I seem to be on a bit of a mystery-reading binge lately. I’m not sure why — maybe just because I was browsing the mystery section for Kate Atkinson’s books, and found myself pulling a couple of others off the shelves as well. Mysteries used to be my most reliable entertainment, and P.D. James is among the best of British crime-writers. She’s been writing her Adam Dalgliesh mysteries since 1962, so she’s certainly got the credentials, and The Lighthouse, her 13th Dalgliesh mystery, is a good, solid, pleasurable read.
James is fond of what, essentially, are locked-room mysteries: murders that take place in small, closed communities, among a limited number of suspects. The Lighthouse takes place on Combe, an island off the coast of Cornwall. Combe houses a retreat center dedicated to the peace and security of the Very Important: prime ministers, captains of industry, and prizewinning artists all come to recharge in the island’s quiet atmosphere. On this occasion, however, one of the guests is causing a disturbance to that peace. Nathan Oliver, famous author, is a petty, argumentative man, but that would be bearable; several of the staff and guests have reason to dislike him, but surely not to kill him. Yet when he’s found hanging from the island lighthouse, Adam Dalgliesh, DI Kate Miskin, and DS Benton-Smith have to try to discover the secrets beneath the reserve of the island’s inhabitants, despite the personal distractions — love, ambition, class — tugging at their attention.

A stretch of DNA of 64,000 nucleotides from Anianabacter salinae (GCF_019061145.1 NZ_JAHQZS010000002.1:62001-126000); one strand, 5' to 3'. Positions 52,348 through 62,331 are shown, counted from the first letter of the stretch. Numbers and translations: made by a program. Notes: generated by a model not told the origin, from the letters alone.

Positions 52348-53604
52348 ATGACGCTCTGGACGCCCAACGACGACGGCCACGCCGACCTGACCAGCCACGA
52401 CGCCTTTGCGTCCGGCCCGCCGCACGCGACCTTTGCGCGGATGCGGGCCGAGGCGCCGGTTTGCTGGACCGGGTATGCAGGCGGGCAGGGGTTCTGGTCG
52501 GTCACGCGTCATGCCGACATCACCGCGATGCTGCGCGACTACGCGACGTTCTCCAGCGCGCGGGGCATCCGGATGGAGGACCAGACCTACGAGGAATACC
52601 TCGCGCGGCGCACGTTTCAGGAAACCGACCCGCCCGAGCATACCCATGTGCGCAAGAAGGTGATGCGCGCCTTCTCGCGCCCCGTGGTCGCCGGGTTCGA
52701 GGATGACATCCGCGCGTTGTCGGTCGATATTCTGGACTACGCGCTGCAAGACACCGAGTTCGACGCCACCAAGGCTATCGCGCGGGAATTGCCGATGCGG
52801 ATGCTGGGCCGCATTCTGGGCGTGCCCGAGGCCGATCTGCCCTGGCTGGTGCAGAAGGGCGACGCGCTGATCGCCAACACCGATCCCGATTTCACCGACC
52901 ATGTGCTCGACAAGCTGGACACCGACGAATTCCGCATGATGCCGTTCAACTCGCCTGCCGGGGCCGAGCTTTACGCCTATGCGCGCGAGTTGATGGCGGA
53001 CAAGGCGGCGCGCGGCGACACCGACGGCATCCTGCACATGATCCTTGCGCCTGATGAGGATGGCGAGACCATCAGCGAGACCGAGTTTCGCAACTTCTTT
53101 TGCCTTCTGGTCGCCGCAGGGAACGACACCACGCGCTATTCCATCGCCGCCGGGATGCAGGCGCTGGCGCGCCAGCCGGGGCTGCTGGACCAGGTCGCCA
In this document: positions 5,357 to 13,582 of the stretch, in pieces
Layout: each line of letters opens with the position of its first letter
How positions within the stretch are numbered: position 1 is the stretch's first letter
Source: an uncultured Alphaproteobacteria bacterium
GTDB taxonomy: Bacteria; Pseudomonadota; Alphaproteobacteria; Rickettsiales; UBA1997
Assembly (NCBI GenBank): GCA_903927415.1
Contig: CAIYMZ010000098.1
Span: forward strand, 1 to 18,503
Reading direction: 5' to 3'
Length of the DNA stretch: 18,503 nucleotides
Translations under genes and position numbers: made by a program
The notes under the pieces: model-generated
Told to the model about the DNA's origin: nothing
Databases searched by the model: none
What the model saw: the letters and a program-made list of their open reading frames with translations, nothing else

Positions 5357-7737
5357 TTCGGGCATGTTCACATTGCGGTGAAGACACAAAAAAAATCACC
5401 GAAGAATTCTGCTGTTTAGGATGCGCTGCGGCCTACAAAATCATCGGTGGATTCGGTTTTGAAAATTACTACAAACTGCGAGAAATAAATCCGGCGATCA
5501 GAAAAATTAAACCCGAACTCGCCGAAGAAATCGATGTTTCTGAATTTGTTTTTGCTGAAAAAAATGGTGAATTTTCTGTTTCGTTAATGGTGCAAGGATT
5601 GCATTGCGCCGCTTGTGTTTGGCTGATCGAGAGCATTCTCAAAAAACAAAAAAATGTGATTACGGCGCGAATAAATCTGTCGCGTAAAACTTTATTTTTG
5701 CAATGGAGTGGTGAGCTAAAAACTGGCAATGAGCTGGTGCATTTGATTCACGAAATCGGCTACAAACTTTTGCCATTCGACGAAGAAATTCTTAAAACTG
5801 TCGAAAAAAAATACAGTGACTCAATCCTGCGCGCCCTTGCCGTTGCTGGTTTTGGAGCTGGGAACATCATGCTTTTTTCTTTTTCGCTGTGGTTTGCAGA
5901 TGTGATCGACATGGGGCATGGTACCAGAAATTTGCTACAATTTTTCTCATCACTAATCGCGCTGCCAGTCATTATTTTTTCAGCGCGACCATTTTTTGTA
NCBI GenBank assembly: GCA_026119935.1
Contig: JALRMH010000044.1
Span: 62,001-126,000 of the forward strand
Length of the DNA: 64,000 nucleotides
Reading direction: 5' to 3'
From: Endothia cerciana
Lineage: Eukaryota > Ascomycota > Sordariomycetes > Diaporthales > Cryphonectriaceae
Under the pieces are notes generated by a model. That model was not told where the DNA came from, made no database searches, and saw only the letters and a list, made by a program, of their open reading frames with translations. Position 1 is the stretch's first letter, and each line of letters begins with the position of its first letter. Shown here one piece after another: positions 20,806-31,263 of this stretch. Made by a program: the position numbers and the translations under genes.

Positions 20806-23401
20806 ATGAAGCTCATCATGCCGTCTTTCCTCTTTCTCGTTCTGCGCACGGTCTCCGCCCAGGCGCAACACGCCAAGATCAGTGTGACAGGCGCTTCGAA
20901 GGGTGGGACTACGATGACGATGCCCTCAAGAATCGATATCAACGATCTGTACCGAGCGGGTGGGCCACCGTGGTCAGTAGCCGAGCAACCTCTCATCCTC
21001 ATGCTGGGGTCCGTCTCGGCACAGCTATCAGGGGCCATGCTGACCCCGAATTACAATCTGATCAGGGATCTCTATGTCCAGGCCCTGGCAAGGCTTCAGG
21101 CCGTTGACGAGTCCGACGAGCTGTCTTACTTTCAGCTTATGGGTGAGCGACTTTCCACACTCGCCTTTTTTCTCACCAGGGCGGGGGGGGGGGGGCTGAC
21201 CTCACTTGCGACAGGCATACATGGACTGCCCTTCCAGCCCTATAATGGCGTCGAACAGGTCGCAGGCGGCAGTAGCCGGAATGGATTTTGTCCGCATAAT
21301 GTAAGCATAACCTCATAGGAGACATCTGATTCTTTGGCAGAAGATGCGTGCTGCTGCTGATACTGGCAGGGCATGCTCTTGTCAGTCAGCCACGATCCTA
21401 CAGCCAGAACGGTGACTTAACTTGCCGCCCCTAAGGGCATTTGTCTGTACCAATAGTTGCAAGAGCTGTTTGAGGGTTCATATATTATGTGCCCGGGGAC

I think perhaps the best word to describe this book is “orderly.” There’s a genuine satisfaction in a jigsaw-puzzle mystery like this, in which things are relatively predictable (you know the most-hated character will be killed, for instance), and in which no detail is missed in pursuing the solution. James’s trademark prose is clear, precise, and often lovely, if not jaw-droppingly realistic as far as dialogue goes — her educated adult characters are all well-spoken in the same sort of cadence, while her young, rebellious characters are a bit less believable. Still, the book does exactly what a mystery is supposed to do. It takes the chaos in society, the violence, the rage, and pins it to one place, one person. All the pieces fit together. James does this satisfyingly and clearly, as always. And for those who have been reading about Adam Dalgliesh for forty years, she offers insight into his character and his life. Only a few mysteries really knock it out of the park, but this is a solid, enjoyable base hit from one of our really good mystery authors.